In storybook tales of old, sailors feared the Sargasso Sea as a mythically cursed region where the mightiest ships mysteriously vanished. Those stories, of course, are pure fantasy. This legendary sea doesn’t actually harbor a graveyard of doomed ships. But scientists have recently learned of an even greater treasure hidden below its famously calm blue waters—one that provides clues to an entirely different mystery.
Biologists have wondered for years where green sea turtles go during the years between hatching from Florida’s Atlantic coastal nests and returning to those beaches as adults. Learning where the young turtles go in open ocean during these “lost years” can help researchers design better conservation strategies for these endangered reptiles. It turns out they head to the same place that superstitious sailors diligently avoid: the Sargasso Sea.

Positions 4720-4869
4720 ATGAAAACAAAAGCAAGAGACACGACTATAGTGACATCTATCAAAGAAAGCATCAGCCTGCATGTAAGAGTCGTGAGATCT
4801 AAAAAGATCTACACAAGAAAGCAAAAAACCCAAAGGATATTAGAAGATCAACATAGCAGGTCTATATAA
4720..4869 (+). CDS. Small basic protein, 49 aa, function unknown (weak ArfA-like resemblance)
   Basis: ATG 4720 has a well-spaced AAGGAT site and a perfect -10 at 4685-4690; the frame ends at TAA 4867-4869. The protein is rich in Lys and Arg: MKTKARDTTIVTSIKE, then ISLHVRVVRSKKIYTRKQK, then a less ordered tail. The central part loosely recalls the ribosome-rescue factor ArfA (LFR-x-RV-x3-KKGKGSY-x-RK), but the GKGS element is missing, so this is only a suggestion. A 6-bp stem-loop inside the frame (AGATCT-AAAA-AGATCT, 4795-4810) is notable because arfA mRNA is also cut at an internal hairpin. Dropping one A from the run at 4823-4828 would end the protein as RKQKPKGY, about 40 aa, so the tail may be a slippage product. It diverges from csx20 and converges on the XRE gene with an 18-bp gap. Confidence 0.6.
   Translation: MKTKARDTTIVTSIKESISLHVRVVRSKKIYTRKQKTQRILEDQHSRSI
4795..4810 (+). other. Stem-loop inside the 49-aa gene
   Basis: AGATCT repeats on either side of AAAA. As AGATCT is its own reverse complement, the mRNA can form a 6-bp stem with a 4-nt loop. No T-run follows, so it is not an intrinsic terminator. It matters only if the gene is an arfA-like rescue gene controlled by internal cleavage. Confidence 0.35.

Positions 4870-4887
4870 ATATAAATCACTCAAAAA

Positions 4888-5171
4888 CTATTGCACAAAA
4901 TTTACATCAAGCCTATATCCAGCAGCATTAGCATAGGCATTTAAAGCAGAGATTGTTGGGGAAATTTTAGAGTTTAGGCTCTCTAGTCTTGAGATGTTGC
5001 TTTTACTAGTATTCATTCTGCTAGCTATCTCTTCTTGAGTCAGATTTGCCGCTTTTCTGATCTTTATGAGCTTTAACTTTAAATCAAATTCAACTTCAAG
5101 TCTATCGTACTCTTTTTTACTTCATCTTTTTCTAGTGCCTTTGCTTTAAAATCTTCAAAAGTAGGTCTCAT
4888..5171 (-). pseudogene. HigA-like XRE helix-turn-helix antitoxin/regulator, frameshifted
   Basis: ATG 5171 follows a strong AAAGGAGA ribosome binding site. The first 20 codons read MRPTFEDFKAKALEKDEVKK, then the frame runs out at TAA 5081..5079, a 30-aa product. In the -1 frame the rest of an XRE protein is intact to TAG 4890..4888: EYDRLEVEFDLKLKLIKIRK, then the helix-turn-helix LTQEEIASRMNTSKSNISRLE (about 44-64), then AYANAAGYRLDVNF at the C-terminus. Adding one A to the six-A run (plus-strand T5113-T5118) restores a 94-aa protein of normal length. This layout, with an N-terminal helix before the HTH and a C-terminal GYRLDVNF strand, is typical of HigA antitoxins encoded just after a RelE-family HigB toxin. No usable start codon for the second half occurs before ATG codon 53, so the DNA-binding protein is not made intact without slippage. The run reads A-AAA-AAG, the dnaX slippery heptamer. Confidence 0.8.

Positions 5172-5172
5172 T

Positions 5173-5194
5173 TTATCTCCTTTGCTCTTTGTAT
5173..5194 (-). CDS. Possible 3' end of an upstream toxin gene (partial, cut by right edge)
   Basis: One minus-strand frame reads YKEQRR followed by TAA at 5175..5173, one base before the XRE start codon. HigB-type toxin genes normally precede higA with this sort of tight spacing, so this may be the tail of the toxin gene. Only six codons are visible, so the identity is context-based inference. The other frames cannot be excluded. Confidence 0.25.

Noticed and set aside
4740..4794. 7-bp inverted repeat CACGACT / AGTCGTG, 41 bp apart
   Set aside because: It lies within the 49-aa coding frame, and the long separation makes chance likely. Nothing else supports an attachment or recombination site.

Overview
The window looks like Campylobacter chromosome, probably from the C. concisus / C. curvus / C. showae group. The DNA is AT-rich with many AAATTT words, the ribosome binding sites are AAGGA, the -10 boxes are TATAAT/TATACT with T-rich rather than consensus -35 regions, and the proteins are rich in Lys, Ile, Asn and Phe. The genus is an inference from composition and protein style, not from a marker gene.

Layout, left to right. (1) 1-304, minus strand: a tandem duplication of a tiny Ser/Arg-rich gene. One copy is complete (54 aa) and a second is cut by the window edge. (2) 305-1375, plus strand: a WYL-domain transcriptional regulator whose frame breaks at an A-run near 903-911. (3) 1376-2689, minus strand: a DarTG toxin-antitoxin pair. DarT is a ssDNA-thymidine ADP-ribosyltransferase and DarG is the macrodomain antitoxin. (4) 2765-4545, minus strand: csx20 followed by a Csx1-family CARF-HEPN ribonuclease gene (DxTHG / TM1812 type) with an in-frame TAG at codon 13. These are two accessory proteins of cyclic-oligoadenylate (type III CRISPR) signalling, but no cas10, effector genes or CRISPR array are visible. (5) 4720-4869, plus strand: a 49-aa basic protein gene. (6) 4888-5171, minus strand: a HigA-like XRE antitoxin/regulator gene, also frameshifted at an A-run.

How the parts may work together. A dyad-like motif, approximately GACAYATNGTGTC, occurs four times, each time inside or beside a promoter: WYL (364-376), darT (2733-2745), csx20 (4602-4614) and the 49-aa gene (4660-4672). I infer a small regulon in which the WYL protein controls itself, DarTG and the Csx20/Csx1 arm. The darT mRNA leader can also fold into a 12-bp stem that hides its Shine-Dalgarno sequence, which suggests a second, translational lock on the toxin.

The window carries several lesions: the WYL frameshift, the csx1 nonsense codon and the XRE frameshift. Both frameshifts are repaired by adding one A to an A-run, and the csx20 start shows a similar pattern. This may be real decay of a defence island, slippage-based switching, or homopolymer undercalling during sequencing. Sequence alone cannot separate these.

Researchers attached inch-long solar-powered tracking devices to the shells of 21 baby green sea turtles. These devices provided geographic data to the scientists until the devices detached from the shells naturally. The scientists released the turtles into the Gulf Stream 10 miles from shore and were able to track them for up to five months. Two thirds of the turtles left the Gulf Stream to enter the western or northern Sargasso Sea. In a previous study, seven of 17 loggerhead turtles had done the same.
Until this research, scientists thought these teenage turtles simply rode the Atlantic ocean’s currents wherever those currents took them. The fact that some turtles leave the currents to actively seek out the Sargasso Sea has revised scientific thinking about their habits in their lost years. This new insight may help conservationists ensure that more of these endangered turtles survive.